Osteotomy for Hip Dysplasia
Hip dysplasia is a condition where the hip socket is not deep enough to allow proper function of the hip joint. It is sometimes referred to as developmental dysplasia of the hip (DDH) or congenital dysplasia of the hip (CDH). Often it appears bilaterally. In the worst cases the hip may be dislocated from the socket. Dysplasia is often diagnosed when a child has difficulty walking or is very slow to begin walking. In less severe forms the condition can go undiagnosed until adulthood, when the patient begins to have pain and show signs of early osteoarthritis due to the poor mechanics of the joint. Dysplasia is more commonly found in females and in those born by breech birth, especially the first-born. It can be a genetic trait, so if you have this condition, you should have your children checked for it at a very young age. At less than 6 months of age, it can be detected by ultrasound and with an X-ray after that.
If dysplasia is caught soon enough the child can be treated non-surgically. Before 6 months of age, the child can be placed in a special harness, known as a Pavlik harness. This places pressure on the pelvis while the bone is still relatively soft and is developing, and the sockets will respond by expanding. The harness is used for 6-12 weeks.If the patient does not respond to the Pavlik harness or the dysplasia is not caught soon enough, the child may need to have a Spica cast. This is a hard cast which keeps the legs in a spread position and pressure on the pelvis to expand the sockets. Unfortunately a Spica cast does not allow for walking or weightbearing. The Spica cast is usually required for 12 weeks, with a re-casting at the 6-week mark to allow for adjustment of angles and growth.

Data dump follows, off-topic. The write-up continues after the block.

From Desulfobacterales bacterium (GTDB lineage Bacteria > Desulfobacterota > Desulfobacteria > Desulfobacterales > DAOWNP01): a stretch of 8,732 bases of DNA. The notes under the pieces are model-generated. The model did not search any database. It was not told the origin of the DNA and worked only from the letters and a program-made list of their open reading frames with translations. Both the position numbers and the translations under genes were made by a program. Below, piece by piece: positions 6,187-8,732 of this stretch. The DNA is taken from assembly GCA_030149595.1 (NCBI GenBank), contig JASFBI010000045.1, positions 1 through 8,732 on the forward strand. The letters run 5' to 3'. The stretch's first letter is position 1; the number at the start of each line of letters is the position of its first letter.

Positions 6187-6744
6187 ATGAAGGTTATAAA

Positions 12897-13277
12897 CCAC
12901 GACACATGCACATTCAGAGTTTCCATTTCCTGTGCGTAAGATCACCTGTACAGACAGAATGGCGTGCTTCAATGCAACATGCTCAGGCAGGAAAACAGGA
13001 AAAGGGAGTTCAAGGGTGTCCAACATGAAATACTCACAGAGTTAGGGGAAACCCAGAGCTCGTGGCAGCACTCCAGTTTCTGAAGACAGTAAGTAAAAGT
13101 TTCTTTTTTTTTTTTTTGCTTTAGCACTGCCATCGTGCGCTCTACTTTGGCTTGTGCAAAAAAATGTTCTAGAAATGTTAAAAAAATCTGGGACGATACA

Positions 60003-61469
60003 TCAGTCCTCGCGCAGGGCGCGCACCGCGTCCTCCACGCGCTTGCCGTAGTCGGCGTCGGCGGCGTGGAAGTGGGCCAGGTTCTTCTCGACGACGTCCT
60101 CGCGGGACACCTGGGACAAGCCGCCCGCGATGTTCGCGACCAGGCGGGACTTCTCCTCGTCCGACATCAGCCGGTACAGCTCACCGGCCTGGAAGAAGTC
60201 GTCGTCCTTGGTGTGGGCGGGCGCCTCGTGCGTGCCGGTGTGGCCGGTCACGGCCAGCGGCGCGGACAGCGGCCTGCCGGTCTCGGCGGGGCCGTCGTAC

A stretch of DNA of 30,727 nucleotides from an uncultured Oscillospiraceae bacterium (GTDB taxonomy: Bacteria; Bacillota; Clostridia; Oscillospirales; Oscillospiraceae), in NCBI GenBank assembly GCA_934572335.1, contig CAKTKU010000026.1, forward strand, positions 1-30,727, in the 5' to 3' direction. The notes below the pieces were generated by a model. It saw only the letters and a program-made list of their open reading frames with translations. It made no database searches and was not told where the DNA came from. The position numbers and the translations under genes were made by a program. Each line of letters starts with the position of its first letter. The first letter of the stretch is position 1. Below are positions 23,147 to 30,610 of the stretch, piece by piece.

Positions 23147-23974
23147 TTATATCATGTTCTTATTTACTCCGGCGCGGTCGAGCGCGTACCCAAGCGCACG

In an osteotomy, fully named periacetabular osteotomy (PAO), the pelvis is cut in two or more places and rebuilt with a wider opening in the hip socket. The surgery is sometimes known as a Ganz osteotomy, after the Swiss surgeon, Reinhold Ganz who devised the procedure in the mid-1980s. The rebuilding will require the use of screws and possibly plates and/or bone grafting. Compared to total hip replacement this procedure is more conservative in that it preserves the original bone and cartilage. Because of the extent of the work that must be done and healing that must occur to restore the pelvis to full strength, the patient may be on limited weight bearing for about 8-10 weeks. A second surgery may be performed after the pelvis has healed to remove some of the surgical hardware. Recovery to walking without aidsis typically longer than with the total hip replacement, about 4-6 months.